Make picture uproar a possibility for change in Bangladesh (opinion)

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It isn’t that younger individuals kissing on a college campus is all that uncommon, particularly within the capital, Dhaka. What’s uncommon is that it was photographed and the picture went viral. Conservative and spiritual quarters take into account public shows of affection to be a nasty affect from the West, too brazen to be acceptable in a reasonable Muslim nation. Youthful and extra liberal Bangladeshis, nonetheless, have responded on social media in support of the photo and condemned the assault on the photographer.
It is essential to grasp that Bangladeshi tradition is a commingling of a deeply conventional South Asian heritage and a non secular conservatism which is unfortunately on the rise. Within the cultural divide between the liberal, progressive, and secular and the normal, conservative, and spiritual, the usually explosive fault lines make it clear that the younger nation continues to be within the means of determining its identification and values.
Nevertheless, a second of a consensual affection being attacked as being immoral or culturally offensive is particularly hypocritical in a tradition the place on a regular basis sexual harassment is so frequent that it is euphemistically known as “Eve-teasing,” as if it had been merely playful and innocent. What ought to offend Bangladeshis is the on a regular basis sexual harassment on streets, buses, and public areas; in workplaces and marketplaces; in slums and in company places of work. What ought to be known as immoral is girls tortured or killed for dowry; underage ladies pressured into marriage towards their will; sexual assault and rape; stalking, intimidation, and revenge porn; and younger girls having their faces completely disfigured by acid for rejecting undesirable advances. It is mind-boggling what number of ladies and younger girls in Bangladesh commit suicide yearly on account of these crimes.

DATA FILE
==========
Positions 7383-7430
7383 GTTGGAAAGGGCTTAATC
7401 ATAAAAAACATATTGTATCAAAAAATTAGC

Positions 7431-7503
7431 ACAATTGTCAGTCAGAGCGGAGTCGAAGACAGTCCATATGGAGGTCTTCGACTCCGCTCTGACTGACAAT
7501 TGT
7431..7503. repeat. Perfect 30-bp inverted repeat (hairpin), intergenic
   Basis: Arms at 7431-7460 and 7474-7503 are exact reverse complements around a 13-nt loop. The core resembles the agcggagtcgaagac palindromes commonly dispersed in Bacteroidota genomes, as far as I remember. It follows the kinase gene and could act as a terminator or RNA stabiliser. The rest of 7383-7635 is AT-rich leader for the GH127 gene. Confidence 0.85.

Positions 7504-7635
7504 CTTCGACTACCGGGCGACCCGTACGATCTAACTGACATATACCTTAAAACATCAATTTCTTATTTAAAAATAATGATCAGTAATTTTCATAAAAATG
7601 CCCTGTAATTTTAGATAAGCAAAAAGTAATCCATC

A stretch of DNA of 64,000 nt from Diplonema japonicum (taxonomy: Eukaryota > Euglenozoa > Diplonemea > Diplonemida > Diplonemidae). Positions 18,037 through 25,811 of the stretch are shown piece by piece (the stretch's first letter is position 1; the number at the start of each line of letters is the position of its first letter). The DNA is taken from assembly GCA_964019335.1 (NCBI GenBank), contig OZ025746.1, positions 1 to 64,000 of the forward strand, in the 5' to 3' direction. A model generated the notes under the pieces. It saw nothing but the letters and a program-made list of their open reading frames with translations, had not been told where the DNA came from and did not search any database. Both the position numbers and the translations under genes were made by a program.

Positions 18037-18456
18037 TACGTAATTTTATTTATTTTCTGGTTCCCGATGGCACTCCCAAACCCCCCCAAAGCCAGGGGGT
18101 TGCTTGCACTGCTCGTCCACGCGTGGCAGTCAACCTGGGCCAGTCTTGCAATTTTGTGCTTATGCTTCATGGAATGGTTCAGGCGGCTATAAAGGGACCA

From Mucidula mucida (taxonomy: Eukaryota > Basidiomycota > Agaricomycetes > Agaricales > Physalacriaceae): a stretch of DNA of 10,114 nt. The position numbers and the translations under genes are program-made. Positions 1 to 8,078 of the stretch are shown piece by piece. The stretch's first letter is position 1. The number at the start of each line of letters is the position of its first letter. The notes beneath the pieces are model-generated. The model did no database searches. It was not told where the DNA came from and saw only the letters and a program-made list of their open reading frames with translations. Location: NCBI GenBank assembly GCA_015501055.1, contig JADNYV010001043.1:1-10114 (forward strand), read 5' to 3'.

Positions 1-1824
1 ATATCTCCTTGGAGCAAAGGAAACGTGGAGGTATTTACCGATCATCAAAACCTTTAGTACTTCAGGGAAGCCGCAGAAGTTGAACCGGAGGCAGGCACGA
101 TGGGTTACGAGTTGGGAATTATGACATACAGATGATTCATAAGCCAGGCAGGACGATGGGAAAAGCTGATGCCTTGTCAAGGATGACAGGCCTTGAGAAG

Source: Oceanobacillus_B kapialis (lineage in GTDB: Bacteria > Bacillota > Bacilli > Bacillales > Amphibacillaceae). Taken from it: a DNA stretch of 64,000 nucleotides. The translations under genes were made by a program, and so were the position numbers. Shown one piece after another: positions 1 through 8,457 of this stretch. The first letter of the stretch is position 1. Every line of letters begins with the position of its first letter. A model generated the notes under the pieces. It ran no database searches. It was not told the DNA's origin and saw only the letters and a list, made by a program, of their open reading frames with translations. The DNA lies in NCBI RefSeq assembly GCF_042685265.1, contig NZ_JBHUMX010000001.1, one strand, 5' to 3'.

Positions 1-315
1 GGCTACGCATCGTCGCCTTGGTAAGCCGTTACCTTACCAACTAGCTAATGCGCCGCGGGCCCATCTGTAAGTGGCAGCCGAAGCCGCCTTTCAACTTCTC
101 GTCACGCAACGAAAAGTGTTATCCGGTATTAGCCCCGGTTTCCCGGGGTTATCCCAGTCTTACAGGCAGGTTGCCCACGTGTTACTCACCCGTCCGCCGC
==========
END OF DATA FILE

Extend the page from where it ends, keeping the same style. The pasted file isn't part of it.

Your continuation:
Much more appalling is the pervasiveness of violence suffered by girls even inside their very own houses. A report submitted to the UN by the Bangladesh Bureau of Statistics studies that 87% of married girls in Bangladesh have skilled marital violence, with 67% reporting bodily and/or sexual violence, 53% financial violence, and 82% psychological violence. That is particularly surprising in a rustic that has had feminine management for the final 27 years. The each day assault on girls’s bodily and psychological integrity is a trauma not solely on the stage of the person psyche, however the additionally on the stage of household, society, and nation.
It isn’t that Bangladesh is not attempting. Laws have been enacted and a special tribunal set as much as cope with violence towards girls. However change is at all times sluggish, and cultural norms stay entrenched in a standard, patriarchal, and religiously conservative system of values. Violence towards girls does not occur in a vacuum — it is the tradition and the social system that’s sadly nonetheless very misogynistic.

The {photograph}, alternatively, is a stark distinction to the deeply embedded misogyny of our tradition and must be positioned in that context for its significance to be understood.

The image captures a second of real intimacy — affection that’s respectful, mutual, and consenting. It’s clear from the couple’s physique language that there is no such thing as a pressure, coercion, or any trace of violence. They’re leaning in the direction of one another, indicating mutual want and consensual intimacy, not male aggression and feminine submission. The younger man’s arms are resting on his knees, not enveloping or possessing the thing of his want. That the younger girl’s consent was given freely is obvious from her proper arm resting comfortably on his knee. The photographer was equally respectful: the image was taken with their knowledge and consent, and printed with their permission.

In different phrases, it is a image that could possibly be used to coach younger Bangladeshis about how relationships between women and men ought to be — respectful, consensual, and mutual. That is exactly the antidote we have to the misogyny that plagues our tradition. It’s a teachable second.

The photographer, Jibon Ahmed, along with being crushed and fired from his job, has expressed concern for his own safety following the furor brought on by the picture. It’s ironic, but in addition deeply symbolic, that the photographer’s identify is Jibon, which implies “life” in Bengali, from Sanskrit jivana, “life, existence; quickening, animating; restoring to life.”

It’s life and love which can be threatened in Bangladesh. It’s as much as us to decide on the route wherein we need to lead our nation.



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